Metallized diamond components with 300 Å and 1000 Å average surface roughness were prepared by the procedure described in Example 1, except the metal layers were deposited in the following sequence: (1) 1,000 Å of chromium, (2) 1,000 Å of tungsten-chromium alloy (5 atomic % chromium) and (3) 12,000 Å of silver as the top layer.
Metallized diamond components with 300 Å and 1000 Å average surface roughness were prepared by the procedure described in Example 1, except the metal layers were deposited in the following sequence: (1) 1,000 Å of chromium, (2) 1,000 Å of tungsten and (3) 12,000 Å of copper as the top layer.
Metallized diamond components with 300 Å and 1000 Å average surface roughness were prepared by the procedure described in Example 1, except the metal layers were deposited in the following sequence: (1) 1,000 Å of chromium, (2) 1,000 Å of tungsten, (3) 300 Å of chromium, and (4) 12,000 Å copper as the top layer.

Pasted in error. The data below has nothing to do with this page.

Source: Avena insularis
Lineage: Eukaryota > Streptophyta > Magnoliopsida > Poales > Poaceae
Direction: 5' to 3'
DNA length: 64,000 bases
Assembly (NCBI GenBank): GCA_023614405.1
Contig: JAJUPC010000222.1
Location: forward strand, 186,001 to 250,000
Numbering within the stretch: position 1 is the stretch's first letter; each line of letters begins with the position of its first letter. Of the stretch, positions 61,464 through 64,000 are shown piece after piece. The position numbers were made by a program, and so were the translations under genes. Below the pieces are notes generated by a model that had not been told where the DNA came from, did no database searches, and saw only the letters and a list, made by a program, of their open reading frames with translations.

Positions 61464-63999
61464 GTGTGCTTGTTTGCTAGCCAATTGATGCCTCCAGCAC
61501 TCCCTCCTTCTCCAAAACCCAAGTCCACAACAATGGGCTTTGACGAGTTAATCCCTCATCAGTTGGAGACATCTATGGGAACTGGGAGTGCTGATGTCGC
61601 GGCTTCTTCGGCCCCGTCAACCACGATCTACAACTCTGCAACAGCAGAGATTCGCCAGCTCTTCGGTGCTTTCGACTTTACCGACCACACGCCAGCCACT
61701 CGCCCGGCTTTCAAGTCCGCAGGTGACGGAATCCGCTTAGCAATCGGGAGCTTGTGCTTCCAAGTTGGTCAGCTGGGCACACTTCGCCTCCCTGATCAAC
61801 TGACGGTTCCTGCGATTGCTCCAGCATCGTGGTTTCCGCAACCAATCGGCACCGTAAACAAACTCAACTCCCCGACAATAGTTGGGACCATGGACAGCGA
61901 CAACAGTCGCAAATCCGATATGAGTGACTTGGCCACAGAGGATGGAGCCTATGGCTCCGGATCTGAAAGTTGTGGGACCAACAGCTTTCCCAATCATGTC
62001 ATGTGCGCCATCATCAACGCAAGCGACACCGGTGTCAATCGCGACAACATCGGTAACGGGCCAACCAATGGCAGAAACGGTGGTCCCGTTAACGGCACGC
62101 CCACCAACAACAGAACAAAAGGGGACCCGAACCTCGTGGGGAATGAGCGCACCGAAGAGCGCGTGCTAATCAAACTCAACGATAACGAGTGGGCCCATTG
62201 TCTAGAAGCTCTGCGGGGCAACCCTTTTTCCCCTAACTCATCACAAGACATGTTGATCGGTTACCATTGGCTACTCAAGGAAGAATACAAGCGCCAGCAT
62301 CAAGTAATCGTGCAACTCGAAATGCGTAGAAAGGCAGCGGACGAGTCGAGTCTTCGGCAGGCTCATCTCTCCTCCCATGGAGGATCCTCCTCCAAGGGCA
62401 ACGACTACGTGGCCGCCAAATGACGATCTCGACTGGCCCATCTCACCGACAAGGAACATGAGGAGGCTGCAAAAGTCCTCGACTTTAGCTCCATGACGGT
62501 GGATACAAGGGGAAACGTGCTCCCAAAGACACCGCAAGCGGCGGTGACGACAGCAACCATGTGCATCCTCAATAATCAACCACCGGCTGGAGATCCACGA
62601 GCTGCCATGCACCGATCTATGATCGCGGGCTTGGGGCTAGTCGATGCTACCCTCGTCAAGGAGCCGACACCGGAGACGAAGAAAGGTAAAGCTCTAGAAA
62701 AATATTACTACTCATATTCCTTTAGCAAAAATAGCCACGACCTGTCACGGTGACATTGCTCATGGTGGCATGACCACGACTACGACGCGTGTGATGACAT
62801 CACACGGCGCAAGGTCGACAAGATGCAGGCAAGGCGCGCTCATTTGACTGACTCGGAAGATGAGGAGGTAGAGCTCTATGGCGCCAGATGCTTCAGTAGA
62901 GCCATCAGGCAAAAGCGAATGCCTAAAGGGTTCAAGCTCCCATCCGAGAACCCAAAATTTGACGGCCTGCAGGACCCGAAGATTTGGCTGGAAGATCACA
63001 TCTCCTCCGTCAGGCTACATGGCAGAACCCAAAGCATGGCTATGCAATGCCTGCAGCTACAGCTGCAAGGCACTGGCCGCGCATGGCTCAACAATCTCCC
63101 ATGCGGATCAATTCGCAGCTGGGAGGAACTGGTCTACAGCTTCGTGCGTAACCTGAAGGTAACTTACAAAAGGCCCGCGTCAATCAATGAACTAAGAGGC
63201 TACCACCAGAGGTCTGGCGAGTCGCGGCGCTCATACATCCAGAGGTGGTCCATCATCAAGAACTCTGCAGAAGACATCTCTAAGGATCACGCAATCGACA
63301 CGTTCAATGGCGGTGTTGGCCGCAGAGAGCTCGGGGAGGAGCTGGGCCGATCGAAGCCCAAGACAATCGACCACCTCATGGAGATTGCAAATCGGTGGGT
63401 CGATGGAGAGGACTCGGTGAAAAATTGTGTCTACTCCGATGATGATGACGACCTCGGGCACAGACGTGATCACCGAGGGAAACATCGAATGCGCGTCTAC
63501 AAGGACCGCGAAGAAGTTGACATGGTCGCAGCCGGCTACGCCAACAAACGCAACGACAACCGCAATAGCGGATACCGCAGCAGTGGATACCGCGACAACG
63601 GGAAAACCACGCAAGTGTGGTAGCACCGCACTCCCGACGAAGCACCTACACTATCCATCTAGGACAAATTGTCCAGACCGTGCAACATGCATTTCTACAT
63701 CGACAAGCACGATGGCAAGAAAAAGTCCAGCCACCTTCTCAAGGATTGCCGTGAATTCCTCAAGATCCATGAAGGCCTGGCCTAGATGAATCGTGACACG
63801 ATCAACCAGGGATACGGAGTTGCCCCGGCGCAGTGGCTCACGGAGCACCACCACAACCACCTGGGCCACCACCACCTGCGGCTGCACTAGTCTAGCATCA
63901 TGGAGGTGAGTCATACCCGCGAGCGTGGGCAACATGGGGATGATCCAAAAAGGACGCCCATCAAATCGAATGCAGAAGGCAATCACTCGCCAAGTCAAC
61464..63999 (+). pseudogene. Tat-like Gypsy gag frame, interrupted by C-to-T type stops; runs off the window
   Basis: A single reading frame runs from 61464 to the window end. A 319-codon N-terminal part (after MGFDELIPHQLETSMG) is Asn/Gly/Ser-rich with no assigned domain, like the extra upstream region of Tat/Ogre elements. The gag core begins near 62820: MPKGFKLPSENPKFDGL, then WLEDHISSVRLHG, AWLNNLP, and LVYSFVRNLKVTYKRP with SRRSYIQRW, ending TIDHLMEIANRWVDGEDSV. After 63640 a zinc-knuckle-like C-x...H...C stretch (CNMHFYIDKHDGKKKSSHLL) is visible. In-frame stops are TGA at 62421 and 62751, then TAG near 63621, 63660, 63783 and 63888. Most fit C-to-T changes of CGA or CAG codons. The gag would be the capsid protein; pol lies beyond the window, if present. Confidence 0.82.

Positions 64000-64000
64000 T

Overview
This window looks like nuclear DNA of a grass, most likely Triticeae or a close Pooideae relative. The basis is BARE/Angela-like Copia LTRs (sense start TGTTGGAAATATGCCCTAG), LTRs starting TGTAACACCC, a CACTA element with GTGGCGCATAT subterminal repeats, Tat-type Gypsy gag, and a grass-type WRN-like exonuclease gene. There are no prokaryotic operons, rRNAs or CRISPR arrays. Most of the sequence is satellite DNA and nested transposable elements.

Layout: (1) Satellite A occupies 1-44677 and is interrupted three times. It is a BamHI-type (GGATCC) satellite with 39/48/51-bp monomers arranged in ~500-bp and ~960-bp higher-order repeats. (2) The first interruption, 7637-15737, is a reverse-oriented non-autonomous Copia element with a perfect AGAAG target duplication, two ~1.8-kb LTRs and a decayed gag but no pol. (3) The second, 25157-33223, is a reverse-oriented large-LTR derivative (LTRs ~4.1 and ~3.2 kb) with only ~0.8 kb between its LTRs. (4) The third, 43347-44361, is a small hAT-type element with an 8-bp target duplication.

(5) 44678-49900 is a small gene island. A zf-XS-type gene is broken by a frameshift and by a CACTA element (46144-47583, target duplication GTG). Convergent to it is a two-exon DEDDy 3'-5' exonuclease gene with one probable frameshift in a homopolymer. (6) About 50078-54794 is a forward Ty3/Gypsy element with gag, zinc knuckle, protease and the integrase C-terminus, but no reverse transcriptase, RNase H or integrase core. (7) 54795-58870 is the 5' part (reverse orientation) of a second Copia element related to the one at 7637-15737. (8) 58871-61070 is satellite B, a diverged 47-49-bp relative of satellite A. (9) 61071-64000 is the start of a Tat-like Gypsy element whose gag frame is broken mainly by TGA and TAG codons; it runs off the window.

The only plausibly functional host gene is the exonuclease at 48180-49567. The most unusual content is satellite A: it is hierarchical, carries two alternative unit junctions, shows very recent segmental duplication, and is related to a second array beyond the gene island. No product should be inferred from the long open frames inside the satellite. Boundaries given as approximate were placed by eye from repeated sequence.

Metallized diamond components with 300 Å and 1000 Å average surface roughness were prepared by the procedure described in Example 1, except the metal layers were deposited in the following sequence: (1) 1,000 Å of chromium, (2) 1,000 Å of tungsten, (3) 150 Å of chromium, (4) 12,000 Å of copper as the top layer.
Metallized diamond components with 300 Å average surface roughness were prepared by the procedure described in Example 1, except the metal layers were deposited in the following sequence:
(1) 1,000 Å of Cr,
(2) 1,200 Å of W—Cr alloy (5 atomic % Cr),
(3) 110 Å Au,
(4) 400 Å of W—Cr alloy (5 atomic % Cr),
(5) 225 Å of Au,
(6) 400 Å of W—Cr alloy (5 atomic % Cr),
(7) 450 Å of Au,
(8) 400 Å of W—Cr alloy (5 atomic % Cr),
(9) 900 Å of Au,
(10) 400 Å of W—Cr alloy (5 atomic % Cr),
(11) 1,800 Å of Au,
(12) 400 Å of W—Cr alloy (5 atomic % Cr),
(13) 3,600 Å of Au,
(14) 400 Å of W—Cr alloy (5 atomic % Cr),
(15) 7,800 Å of Au,
(16) 400 Å of W—Cr alloy (5 atomic % Cr),